Verse 30

30. τὸ βάπτισμα. The most conspicuous characteristic of John’s preaching is taken as indicating his whole teaching as a reformer, just as justification by faith is taken to indicate the teaching of Luther. See on Mark 1:4.

ἐξ οὐρανοῦ. A reverent desire to avoid using the Divine Name caused the Jews to employ various expressions as equivalent, of which “Heaven,” as with ourselves, was one (Luke 15:18; Luke 15:21; John 3:27; Daniel 4:26; 1 Maccabees 3:18; 1 Maccabees 4:10; 1 Maccabees 4:24; 1 Maccabees 4:55; 2 Maccabees 9:20). It is freq. in the Mishna. Dalman, Words, pp. 217 f. Cf. ἄνωθεν (John 3:3; John 3:31; John 19:11; James 1:17; James 3:15). On the omission of the art. in such phrases see Blass § 46. 5. The second “Answer Me” is omitted by Mt. and Lk. as superfluous.


Verse 31

31. διελογίζοντο πρὸς ἑαυτούς. Does this mean the same as πρὸς ἀλλήλους (Mark 4:41, Mark 8:16), and that they discussed with one another what reply they had better give? Mt. thinks this improbable and substitutes ἐν ἑαυτοῖς: the debate took place in the mind of each with the same general result. Lk. takes the other view with συνελογίσαντο. We have similarly doubtful cases, Mark 14:4, Mark 16:3. Syr-Sin. omits πρὸς ἑ.


Verse 32

32. ἀλλὰ εἴπωμεν. This is probably the interrogative deliberative subjunctive; But shall we say, From men? (R.V. marg.). Cf. δῶμεν ἢ μὴ δῶμεν (Mark 12:14).

ἐφοβοῦντο τὸν ὄχλον. This abrupt return to his own narrative is in Mk’s style, and it is effective. The abruptness is avoided by Mt. and Lk., who include the fear of stoning in the deliberations of the deputation. They both omit ὄντως, which Mk has nowhere else. It qualifies εἶχον (R.V.), not προφήτης (A.V.); the people were thoroughly convinced that John was a Prophet. Their joy in recognizing him as such had been intense; and their resentment would have been intense if the hierarchy had attempted to rob them of this satisfaction. Note the strong form ἅπαντες, which is rare in Mk (Mark 1:27, Mark 8:25), but very freq. in Lk. and Acts; “every one of them had this feeling about John.” This use of ἔχω may be a Latinism. Blass § 70. 2.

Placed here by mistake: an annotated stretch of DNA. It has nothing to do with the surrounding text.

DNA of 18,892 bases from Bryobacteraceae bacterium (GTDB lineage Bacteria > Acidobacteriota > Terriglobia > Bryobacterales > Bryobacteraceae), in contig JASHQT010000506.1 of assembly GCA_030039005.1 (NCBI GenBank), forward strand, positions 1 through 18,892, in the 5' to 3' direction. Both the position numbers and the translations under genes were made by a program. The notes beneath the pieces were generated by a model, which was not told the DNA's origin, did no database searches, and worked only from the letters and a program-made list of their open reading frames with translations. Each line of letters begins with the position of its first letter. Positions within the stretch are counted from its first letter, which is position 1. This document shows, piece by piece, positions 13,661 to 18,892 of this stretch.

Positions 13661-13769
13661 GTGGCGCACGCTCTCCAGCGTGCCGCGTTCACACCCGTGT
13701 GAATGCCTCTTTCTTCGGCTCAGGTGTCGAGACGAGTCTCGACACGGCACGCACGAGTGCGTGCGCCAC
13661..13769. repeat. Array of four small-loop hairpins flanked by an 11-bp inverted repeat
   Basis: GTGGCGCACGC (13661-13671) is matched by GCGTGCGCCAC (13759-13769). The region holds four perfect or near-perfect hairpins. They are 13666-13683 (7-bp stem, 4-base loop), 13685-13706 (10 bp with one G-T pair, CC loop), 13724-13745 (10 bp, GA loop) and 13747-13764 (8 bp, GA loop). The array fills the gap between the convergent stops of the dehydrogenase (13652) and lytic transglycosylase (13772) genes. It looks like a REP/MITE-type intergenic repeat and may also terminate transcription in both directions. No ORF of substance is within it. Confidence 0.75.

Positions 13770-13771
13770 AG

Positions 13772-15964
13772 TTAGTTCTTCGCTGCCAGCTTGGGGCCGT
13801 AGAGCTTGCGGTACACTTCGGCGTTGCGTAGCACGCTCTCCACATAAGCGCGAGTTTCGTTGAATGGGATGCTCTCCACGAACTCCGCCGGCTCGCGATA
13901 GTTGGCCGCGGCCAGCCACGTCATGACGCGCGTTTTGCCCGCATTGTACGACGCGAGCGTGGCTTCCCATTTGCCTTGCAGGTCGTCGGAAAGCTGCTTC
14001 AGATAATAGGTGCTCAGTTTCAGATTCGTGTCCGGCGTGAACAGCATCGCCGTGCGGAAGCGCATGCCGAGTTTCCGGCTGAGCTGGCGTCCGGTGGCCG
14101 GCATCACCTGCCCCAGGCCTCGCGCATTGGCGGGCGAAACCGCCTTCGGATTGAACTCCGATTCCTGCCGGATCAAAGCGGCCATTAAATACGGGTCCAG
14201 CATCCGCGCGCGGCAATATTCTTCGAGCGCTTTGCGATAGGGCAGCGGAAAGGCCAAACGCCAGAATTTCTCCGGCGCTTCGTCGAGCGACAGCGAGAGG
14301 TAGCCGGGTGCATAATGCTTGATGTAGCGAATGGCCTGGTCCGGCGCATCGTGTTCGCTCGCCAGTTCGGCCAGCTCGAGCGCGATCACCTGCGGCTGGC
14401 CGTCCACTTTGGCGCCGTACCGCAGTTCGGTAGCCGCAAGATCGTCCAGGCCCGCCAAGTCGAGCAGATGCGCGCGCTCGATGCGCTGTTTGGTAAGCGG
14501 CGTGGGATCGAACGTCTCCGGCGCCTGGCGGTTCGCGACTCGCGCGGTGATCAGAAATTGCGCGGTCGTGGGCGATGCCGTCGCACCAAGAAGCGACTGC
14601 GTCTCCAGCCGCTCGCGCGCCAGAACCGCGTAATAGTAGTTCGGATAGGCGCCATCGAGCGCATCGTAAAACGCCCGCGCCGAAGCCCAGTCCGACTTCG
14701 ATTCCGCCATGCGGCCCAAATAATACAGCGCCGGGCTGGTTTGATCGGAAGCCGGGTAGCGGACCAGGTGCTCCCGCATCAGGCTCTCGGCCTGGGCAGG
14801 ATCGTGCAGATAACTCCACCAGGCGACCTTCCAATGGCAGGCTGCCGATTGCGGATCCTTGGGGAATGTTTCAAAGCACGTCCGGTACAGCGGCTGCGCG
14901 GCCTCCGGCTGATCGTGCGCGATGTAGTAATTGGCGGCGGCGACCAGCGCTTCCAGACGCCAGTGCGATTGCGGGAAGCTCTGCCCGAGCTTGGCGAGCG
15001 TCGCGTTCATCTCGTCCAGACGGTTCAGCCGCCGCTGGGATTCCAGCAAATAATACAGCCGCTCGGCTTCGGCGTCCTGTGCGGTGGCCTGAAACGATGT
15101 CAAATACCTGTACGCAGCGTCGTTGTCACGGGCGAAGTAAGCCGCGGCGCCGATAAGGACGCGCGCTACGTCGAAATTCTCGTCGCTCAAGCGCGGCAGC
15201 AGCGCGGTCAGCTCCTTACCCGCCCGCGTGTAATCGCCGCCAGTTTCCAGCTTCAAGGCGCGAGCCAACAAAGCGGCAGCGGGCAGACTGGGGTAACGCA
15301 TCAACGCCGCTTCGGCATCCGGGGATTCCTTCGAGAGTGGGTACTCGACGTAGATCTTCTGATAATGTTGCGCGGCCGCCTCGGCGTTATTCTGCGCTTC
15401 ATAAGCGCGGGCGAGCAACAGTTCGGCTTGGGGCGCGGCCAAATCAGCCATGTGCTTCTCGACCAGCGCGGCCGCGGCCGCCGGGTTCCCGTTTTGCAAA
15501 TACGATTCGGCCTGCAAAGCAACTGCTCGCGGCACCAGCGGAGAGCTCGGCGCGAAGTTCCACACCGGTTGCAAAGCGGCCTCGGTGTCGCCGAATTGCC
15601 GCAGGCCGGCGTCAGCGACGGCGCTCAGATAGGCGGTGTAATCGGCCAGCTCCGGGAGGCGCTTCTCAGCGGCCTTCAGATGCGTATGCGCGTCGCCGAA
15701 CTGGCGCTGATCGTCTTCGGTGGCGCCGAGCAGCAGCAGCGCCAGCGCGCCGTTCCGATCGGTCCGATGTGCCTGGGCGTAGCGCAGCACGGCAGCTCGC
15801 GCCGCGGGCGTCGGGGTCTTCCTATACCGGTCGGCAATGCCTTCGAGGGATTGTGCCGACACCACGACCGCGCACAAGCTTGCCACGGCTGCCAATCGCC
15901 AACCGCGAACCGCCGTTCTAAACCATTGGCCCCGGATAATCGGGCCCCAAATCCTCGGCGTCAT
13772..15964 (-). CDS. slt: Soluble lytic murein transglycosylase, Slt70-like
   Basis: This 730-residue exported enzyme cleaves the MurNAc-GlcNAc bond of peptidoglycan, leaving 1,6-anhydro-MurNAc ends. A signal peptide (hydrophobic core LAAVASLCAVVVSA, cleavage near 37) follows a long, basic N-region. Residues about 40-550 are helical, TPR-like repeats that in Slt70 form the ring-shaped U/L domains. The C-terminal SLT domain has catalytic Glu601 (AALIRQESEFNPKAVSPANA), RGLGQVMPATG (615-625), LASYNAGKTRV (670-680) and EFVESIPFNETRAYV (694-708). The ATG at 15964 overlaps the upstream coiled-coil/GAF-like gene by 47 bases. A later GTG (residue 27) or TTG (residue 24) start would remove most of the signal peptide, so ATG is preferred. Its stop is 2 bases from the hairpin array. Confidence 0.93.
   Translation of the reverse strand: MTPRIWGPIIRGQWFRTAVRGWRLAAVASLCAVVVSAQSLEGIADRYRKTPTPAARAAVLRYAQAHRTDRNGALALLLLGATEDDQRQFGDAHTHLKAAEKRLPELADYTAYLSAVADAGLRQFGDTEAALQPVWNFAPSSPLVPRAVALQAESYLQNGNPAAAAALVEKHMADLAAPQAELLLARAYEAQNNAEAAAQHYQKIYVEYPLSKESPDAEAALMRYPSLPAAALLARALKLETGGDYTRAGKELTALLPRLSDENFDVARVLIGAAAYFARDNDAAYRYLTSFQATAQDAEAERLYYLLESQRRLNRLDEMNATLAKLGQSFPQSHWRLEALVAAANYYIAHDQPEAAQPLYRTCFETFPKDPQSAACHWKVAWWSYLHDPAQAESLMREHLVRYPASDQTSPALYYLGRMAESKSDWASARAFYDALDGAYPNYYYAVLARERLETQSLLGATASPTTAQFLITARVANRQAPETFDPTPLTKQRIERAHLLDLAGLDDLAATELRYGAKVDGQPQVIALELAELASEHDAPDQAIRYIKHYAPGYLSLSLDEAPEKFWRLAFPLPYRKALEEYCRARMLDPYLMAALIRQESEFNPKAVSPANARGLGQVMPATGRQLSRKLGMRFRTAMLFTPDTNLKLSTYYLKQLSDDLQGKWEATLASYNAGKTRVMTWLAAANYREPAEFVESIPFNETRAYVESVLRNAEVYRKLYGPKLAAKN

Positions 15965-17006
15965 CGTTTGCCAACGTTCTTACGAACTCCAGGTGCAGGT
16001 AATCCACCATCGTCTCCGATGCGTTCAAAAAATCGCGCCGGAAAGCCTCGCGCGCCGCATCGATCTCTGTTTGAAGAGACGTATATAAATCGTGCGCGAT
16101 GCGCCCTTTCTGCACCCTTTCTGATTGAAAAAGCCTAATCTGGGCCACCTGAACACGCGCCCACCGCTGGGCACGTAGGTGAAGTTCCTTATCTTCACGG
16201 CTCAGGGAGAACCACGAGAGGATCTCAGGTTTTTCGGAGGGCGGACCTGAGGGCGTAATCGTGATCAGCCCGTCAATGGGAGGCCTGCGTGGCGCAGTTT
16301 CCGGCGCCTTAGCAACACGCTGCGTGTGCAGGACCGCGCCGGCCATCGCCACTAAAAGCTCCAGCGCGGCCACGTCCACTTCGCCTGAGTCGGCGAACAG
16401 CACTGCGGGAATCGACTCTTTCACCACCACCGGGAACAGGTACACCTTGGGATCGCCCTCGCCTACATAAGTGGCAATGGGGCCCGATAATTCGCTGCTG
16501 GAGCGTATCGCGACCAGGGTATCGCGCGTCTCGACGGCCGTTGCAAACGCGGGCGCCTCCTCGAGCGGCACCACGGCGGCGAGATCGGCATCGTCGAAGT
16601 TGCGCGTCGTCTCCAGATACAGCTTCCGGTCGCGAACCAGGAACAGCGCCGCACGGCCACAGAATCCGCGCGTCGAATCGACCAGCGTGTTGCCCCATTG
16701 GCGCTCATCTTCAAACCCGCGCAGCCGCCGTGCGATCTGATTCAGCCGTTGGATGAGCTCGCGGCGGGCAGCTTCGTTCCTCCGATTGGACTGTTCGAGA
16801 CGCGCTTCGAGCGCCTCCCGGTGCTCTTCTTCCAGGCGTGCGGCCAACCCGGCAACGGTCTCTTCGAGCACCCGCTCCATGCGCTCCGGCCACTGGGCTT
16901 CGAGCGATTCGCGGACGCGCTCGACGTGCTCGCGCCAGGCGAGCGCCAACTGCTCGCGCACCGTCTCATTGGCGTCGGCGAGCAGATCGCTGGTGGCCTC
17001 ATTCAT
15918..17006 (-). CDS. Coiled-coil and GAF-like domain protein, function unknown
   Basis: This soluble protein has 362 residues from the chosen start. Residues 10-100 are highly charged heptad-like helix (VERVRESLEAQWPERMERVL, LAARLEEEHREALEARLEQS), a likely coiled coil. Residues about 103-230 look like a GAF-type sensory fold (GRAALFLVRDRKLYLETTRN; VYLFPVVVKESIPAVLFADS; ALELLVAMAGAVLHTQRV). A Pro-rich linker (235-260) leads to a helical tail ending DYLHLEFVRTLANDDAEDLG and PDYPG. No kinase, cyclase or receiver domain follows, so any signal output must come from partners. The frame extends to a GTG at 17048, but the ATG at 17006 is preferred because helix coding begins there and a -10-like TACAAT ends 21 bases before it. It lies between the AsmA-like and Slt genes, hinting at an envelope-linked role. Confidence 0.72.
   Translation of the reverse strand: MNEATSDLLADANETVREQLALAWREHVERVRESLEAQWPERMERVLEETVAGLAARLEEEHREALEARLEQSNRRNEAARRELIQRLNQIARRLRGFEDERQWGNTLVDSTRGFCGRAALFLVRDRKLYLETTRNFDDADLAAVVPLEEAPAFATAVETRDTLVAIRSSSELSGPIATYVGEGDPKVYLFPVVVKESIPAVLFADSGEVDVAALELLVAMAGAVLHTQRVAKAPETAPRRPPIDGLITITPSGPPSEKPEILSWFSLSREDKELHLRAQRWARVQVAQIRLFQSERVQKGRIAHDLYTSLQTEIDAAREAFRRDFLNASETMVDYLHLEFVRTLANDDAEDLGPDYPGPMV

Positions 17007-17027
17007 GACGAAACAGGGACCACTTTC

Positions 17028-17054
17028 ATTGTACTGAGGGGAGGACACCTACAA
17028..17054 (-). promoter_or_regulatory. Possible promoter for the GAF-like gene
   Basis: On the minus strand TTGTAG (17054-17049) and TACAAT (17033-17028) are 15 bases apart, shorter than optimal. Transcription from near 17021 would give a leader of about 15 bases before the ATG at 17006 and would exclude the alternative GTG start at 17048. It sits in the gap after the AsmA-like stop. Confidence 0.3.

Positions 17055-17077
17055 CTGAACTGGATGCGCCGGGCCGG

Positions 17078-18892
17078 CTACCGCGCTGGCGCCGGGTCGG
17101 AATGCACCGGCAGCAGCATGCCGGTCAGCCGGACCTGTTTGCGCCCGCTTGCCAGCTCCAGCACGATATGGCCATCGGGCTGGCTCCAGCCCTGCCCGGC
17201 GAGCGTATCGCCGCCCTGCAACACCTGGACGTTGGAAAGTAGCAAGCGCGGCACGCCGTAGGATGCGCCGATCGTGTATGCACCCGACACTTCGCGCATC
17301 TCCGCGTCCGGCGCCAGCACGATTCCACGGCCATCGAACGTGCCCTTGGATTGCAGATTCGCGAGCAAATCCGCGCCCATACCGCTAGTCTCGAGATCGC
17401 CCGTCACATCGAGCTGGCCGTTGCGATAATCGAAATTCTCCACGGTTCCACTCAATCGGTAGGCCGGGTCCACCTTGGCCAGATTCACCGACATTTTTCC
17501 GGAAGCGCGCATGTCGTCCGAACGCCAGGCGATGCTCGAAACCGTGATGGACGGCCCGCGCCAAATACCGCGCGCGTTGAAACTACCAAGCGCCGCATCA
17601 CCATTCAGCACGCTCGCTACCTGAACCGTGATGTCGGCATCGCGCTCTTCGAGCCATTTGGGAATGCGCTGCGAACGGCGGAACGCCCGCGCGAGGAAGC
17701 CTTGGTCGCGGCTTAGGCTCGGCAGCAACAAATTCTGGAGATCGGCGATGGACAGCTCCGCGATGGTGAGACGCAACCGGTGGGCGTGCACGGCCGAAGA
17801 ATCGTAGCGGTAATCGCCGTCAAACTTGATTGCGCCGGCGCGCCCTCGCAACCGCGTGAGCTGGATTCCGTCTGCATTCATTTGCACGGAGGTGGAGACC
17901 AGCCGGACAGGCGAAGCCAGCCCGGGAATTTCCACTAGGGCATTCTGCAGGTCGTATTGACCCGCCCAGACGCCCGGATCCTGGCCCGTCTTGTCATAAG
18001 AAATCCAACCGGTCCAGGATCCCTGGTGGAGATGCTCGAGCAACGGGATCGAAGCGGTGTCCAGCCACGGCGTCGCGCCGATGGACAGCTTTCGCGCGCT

Verse 33

33. Οὐκ οἴδαμεν. This profession of ignorance is more than equalled in baseness by the profession of loyalty to the heathen Emperor a day or two later (John 19:15). As Bede says, they feared stoning, but they feared the truth still more. These teachers of Israel (John 3:10), who pronounced the multitude to be accursed for its ignorance (John 7:49), declared that they themselves were ignorant whether one whom the multitude had accepted as God’s messenger had any commission from Heaven. Again we have aor. part. combined with pres. indic., as in Mark 11:22. Syr-Sin. again omits the aor. part.

Οὐδὲ ἐγὼ λέγω. Where would have been the use? If they did not accept John’s testimony to His Messiahship, His own testimony to it would have been of no avail. Their confession of ignorance was an abdication of their official position as teachers of the nation, and they had no right now to question His authority. Hence His silence before the Sanhedrin (Mark 14:61). He does not say Οὐδὲ ἐγὼ οἶδα, which would have been the exact rejoinder to their reply; and His οὐδὲ ἐγὼ λέγω suggests that they do know but refuse to tell.

 


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Bibliography Information
"Commentary on Mark 11:4". "Cambridge Greek Testament for Schools and Colleges". http://odl.studylight.org/commentaries/cgt/mark-11.html. 1896.